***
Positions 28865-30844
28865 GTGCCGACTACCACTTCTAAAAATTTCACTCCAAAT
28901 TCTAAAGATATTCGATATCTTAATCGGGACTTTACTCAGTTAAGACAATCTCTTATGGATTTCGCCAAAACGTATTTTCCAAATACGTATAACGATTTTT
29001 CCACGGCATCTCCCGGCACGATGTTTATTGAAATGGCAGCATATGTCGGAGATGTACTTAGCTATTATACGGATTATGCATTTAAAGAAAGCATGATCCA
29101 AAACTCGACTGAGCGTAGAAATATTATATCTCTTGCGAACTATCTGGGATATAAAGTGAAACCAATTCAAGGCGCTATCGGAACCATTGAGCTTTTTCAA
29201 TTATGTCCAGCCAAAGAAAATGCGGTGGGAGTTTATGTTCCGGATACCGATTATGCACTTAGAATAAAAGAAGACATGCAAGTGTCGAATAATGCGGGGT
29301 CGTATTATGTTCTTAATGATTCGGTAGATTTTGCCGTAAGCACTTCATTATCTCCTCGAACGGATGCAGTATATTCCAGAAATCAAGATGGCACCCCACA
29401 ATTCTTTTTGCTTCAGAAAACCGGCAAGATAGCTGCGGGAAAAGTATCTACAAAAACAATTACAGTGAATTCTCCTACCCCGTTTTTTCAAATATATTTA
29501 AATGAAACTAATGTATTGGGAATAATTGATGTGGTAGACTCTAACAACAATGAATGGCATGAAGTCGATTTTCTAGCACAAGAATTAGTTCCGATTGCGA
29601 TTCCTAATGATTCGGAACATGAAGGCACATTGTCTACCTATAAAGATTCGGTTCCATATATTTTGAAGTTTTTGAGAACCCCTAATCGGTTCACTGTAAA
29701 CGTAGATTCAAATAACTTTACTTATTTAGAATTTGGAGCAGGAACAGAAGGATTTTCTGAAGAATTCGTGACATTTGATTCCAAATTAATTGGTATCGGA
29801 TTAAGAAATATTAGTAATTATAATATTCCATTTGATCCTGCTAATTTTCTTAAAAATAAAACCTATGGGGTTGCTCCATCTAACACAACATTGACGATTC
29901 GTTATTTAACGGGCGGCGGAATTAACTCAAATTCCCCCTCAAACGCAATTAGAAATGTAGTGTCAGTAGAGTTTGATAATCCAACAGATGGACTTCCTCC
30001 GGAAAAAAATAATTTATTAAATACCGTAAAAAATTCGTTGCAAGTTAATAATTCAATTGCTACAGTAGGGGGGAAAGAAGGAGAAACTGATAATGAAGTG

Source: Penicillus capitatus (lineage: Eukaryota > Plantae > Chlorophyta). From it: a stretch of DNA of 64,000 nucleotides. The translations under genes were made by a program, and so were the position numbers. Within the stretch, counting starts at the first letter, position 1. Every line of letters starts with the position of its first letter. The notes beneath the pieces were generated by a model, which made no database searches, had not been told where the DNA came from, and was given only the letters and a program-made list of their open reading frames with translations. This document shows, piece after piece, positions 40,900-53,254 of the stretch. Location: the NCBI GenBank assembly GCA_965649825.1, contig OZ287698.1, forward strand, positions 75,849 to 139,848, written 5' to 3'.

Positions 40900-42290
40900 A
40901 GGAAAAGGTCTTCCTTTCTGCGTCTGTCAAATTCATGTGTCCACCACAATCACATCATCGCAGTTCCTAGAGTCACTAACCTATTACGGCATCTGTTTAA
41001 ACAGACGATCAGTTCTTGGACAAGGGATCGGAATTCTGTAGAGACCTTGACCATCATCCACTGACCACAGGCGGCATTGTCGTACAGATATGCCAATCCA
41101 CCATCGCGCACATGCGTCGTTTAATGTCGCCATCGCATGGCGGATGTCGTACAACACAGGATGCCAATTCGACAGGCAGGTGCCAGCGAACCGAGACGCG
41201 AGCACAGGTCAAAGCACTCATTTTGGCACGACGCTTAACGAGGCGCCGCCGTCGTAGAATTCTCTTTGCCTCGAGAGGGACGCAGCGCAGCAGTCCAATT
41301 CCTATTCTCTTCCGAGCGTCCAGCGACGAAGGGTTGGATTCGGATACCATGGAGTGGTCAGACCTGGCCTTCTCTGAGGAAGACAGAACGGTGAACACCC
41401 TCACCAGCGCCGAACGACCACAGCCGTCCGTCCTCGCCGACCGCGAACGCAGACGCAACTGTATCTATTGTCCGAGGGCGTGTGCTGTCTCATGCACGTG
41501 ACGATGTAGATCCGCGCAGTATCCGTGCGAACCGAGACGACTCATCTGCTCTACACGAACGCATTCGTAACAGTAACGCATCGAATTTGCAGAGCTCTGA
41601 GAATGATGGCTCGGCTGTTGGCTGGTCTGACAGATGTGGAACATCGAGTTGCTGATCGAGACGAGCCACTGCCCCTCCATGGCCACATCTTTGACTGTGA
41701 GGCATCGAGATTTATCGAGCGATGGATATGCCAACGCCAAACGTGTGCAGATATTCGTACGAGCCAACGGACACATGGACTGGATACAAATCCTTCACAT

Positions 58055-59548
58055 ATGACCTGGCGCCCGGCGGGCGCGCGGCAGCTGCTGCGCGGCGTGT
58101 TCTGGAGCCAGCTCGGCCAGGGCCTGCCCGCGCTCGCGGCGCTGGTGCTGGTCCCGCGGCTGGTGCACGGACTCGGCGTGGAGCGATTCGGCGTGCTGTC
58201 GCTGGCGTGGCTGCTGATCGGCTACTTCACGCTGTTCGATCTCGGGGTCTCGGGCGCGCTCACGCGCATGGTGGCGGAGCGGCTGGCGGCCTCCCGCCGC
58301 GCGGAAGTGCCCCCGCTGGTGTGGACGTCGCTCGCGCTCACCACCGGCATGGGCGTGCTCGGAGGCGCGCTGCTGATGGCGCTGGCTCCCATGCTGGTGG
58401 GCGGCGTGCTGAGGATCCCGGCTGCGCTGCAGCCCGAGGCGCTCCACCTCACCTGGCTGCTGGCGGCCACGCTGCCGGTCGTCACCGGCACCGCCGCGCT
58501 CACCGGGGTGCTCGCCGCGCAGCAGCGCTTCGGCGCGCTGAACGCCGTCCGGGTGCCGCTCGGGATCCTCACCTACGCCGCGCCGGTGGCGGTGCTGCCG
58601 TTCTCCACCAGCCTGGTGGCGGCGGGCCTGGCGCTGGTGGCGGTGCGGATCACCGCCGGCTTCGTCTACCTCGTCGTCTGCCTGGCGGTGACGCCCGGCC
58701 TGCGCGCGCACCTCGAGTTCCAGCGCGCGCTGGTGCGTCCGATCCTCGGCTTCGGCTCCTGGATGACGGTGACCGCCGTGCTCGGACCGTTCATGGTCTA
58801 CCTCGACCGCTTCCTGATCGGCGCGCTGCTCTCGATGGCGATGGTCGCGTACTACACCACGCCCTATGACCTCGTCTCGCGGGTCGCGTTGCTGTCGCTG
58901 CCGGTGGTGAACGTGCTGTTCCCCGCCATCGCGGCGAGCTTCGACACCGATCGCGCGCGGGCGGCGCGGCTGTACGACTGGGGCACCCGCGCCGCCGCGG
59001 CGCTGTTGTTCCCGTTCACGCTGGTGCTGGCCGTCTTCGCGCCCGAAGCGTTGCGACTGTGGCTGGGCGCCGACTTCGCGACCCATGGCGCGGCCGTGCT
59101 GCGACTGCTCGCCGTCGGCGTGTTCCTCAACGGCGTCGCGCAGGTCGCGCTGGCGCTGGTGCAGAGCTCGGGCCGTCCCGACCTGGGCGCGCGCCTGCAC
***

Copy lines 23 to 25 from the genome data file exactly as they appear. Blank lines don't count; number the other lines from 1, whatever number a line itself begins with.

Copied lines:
41401 TCACCAGCGCCGAACGACCACAGCCGTCCGTCCTCGCCGACCGCGAACGCAGACGCAACTGTATCTATTGTCCGAGGGCGTGTGCTGTCTCATGCACGTG
41501 ACGATGTAGATCCGCGCAGTATCCGTGCGAACCGAGACGACTCATCTGCTCTACACGAACGCATTCGTAACAGTAACGCATCGAATTTGCAGAGCTCTGA
41601 GAATGATGGCTCGGCTGTTGGCTGGTCTGACAGATGTGGAACATCGAGTTGCTGATCGAGACGAGCCACTGCCCCTCCATGGCCACATCTTTGACTGTGA